Prosperity Tieh Enterprise Co., Ltd. v. United States, No. 19-1400 (Fed. Cir. 2020)

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Justia Opinion Summary

In 2015, AK Steel filed a petition with the Department of Commerce, seeking an antidumping duty investigation, 19 U.S.C. 1673, covering corrosion-resistant steel products (CORE) from Taiwan. Commerce instituted an investigation and selected as mandatory respondents the two largest exporters of CORE from Taiwan, Prosperity and Yieh. Those entities disclosed that they were affiliated with a third company, Synn. Commerce decided to “collapse” all three entities The purpose of collapsing multiple entities into a single entity is to prevent affiliated entities from circumventing antidumping duties by “channel[ing] production of subject merchandise through the affiliate with the lowest potential dumping margin.” Under 19 C.F.R. 351.401(f) the entities must be “affiliated” and must have “production facilities for similar or identical products that would not require substantial retooling of either facility in order to restructure manufacturing priorities”; and Commerce must find “a significant potential for the manipulation of price or production.” Commerce found significant potential for manipulation between Prosperity and Synn.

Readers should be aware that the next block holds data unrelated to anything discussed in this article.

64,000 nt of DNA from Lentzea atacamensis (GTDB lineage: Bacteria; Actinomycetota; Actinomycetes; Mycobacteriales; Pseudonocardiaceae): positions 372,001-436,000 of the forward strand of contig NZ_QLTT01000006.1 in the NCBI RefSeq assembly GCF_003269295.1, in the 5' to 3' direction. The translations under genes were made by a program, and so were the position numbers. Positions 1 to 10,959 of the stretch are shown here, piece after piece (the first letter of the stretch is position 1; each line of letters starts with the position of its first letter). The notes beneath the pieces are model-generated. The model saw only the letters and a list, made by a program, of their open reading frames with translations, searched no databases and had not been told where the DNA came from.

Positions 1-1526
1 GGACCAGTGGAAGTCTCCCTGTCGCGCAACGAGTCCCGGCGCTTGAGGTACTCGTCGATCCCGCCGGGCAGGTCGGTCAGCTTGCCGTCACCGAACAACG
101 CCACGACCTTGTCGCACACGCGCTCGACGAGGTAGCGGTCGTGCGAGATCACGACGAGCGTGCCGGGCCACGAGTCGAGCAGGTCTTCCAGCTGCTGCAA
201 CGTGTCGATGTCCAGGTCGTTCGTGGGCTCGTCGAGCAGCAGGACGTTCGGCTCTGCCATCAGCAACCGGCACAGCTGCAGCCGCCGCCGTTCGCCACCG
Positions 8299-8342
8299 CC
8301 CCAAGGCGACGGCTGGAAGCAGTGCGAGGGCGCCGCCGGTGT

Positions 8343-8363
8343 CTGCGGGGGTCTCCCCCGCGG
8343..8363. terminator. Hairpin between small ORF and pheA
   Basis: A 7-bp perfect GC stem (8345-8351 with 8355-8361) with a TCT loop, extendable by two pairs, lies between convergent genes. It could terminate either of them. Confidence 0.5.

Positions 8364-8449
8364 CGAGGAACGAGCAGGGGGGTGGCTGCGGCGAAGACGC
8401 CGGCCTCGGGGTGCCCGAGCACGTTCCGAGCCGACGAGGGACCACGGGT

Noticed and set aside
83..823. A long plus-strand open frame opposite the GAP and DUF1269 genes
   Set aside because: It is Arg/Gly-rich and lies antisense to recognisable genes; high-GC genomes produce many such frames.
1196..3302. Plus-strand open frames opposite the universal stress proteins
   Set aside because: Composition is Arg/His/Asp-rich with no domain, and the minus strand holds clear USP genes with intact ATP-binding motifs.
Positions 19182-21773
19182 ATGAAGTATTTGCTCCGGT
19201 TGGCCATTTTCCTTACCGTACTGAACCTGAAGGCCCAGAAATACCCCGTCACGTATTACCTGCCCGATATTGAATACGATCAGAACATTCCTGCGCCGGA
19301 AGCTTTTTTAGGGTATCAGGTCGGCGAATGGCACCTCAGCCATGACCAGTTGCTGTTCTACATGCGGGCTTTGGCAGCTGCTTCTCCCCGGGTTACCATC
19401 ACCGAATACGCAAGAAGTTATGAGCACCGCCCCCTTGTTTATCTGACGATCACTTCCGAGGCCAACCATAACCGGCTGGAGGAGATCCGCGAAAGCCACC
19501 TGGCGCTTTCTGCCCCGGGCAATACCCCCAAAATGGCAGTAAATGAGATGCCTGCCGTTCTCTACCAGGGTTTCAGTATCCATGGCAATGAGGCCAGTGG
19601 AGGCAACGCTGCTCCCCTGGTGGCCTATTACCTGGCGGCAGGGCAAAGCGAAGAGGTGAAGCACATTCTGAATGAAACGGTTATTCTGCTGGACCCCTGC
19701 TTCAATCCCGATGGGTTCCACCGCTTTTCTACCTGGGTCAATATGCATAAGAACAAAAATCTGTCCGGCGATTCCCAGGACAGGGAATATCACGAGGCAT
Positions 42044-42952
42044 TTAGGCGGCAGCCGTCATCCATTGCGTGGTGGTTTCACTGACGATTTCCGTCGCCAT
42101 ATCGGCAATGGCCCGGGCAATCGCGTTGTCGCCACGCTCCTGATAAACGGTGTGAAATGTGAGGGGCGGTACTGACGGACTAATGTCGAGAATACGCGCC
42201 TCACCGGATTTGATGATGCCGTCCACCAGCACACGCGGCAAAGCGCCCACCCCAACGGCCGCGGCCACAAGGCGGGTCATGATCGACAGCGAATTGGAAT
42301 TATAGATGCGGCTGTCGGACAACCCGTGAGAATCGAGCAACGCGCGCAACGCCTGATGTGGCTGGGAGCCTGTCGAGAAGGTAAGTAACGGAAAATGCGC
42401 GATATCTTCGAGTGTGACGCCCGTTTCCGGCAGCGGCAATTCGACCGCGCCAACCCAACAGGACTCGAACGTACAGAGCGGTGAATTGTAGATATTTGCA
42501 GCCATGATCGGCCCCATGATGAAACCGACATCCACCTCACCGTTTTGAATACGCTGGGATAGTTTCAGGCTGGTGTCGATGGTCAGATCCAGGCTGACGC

The Federal Circuit vacated Commerce's decision. Commerce acted contrary to law when it collapsed Prosperity, Yieh, and Synn without considering section 351.401(f)'s factors as between the relationships of Prosperity and Yieh or between Prosperity and Yieh/Synn. Commerce must consider the “totality of the circumstances” between all entities.